Buffalo Rising An alternative view on Panhandlers
An alternative view on Panhandlers…
Author: Chris Candelaria
A common way we see a portrait of homelessness in our community is the “Panhandler”. Panhandlers often are found in an area with high traffic such as at a stop light, or in front of stores, restaurants, or other places of business. We see these individuals in the community when commuting to work or passing through the city. We see the sign, which draws our attention; the figure of an individual fixed in one position; as well as the face that looks like it has seen its fair share of hardships. Panhandlers are at times viewed as vagrants, nuisances, or predators preying on the good will of others. At times we do see these individuals take aggressive approaches (Peters, 2016). One would argue that they are just people who have ended up in an unfortunate circumstance. Either way, one should not turn a blind eye, but seek to help the homeless and make a difference in their lives. Many of us are charitable. An act of good will or charity is a common theme we see especially around the holiday season.
Many people are concerned with what they could potentially be funding. While it is not everyone, substance abuse is prevalent among the homeless community. Like a false advertisement, we may not always trust what we see. The possibility of feeding an alcohol, opiate, or crack habit may be a deterrent for someone to give their money to a panhandler. Giving a monetary donation to the homeless individuals can be viewed as a gamble in a way; not knowing if you made a good decision but hoping it turns out for the better. Others may just give out of the kindness of their heart; praying that what they give may be used towards something to eat or something to better that individual’s situation.
A handful of people is of the mind to provide aid in another way. Many of the charitable decisions we make are based on what we see or know about the people we are helping. If we see they are cold maybe they need warmth, if they say they are hungry maybe they just need a meal, or perhaps they just need some spiritual support through the hard times. There are always alternatives to simply giving money. A donation can be the gift of a pair of gloves or boots in the freezing weather, giving up that extra sandwich you packed for lunch, or simply starting a conversation. Not too many homeless individuals know what services are in the community. Pointing them in the direction of a reputable charity organization or local homeless service provider is also an option. There is also the option to donate directly to charitable organizations who service the homeless.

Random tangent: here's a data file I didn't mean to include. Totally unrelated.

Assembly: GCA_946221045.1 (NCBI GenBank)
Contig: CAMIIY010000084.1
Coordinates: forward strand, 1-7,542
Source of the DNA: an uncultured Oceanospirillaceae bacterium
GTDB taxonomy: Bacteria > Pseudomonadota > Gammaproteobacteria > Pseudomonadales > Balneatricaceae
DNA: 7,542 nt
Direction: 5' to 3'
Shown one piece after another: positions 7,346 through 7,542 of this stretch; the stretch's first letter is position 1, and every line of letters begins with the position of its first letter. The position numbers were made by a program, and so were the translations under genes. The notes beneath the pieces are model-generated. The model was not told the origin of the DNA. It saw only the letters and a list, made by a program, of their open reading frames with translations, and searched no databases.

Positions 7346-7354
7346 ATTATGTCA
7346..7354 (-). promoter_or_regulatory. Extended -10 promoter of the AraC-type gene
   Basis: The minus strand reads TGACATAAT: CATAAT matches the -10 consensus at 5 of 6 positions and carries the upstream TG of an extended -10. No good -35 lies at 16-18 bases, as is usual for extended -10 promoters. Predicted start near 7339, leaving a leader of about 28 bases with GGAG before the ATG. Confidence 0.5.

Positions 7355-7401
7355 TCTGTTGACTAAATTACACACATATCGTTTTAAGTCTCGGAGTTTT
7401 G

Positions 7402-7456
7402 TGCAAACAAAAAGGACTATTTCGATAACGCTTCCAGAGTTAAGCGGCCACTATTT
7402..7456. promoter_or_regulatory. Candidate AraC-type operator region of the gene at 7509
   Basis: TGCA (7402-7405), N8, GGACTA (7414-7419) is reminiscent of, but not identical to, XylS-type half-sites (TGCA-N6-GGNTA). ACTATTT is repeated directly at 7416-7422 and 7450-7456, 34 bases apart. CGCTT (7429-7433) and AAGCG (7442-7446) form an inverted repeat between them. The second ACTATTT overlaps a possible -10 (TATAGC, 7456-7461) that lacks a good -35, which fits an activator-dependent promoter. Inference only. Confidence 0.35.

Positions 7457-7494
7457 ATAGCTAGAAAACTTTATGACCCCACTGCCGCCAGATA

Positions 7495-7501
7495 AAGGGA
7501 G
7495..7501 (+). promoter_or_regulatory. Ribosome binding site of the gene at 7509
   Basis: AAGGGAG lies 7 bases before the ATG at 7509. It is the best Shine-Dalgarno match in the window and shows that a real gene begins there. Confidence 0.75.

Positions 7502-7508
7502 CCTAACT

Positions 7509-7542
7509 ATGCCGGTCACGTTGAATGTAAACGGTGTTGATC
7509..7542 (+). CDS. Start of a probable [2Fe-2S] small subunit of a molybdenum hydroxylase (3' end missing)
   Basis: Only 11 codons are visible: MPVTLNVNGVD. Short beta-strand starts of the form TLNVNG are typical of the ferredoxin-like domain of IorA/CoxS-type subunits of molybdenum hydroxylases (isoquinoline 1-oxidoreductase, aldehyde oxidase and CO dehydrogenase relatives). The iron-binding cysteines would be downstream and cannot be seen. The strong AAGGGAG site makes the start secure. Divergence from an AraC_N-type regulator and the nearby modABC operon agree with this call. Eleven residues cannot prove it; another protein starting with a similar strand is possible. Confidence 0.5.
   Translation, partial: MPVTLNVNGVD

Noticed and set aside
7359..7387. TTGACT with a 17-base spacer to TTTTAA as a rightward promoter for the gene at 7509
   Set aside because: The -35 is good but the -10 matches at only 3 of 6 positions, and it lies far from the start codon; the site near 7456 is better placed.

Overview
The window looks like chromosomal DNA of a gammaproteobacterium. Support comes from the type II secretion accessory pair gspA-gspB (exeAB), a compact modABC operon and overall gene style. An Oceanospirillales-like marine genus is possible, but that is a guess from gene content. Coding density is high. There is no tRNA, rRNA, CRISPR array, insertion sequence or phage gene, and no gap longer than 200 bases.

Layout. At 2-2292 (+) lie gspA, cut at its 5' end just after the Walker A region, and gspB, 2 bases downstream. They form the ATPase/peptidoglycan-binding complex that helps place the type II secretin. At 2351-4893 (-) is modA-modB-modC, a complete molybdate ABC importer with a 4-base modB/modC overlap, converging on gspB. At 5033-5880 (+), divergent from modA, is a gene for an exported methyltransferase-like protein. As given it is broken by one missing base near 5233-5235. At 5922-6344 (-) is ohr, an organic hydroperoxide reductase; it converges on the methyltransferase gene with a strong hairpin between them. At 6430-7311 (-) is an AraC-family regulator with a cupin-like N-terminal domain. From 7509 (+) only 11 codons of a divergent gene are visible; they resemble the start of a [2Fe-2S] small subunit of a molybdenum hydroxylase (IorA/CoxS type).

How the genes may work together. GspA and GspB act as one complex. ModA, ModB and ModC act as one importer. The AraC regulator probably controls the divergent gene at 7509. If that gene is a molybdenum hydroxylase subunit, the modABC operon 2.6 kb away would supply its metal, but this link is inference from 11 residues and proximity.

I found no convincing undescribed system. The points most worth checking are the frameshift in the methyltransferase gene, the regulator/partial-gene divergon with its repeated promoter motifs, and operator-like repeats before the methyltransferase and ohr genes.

Even as we see homelessness decrease, panhandling will continue to be prevalent in our community. There can be many reasons for this. As of 2014, 30% of the city of Buffalo is living below the poverty line. Panhandling can be viewed as a way to get extra income. For some homeless, it is a habit that can continue even when housing is no longer an issue. In a recent Blog by Brandon Gaille (2014), there were interesting statistics that highlighted panhandlers. One particular statistic that stood out to me was only 82% of panhandlers were homeless (2014). This statistic indicates that 18% of panhandlers aren’t even homeless. In this same sample, 44% admit to using part of their income from panhandling on drugs or alcohol at least once per week (2014). While some panhandlers can make upwards of $80,000 a year, it is understandable why one would continue to panhandle (2014). This is, of course, a rare occurrence for one to make this much. It merely highlights how lucrative panhandling can be.
Making the decision to help, can make a difference in a panhandler’s life. Ultimately, we choose to help for our reasons, but we should always be aware that there are many ways to help a panhandler than giving up spare change. It is important to understand this part of the community and to understand how our decisions to be charitable affects a panhandler.
For further information on the homeless in this city, visit Homeless Buffalo.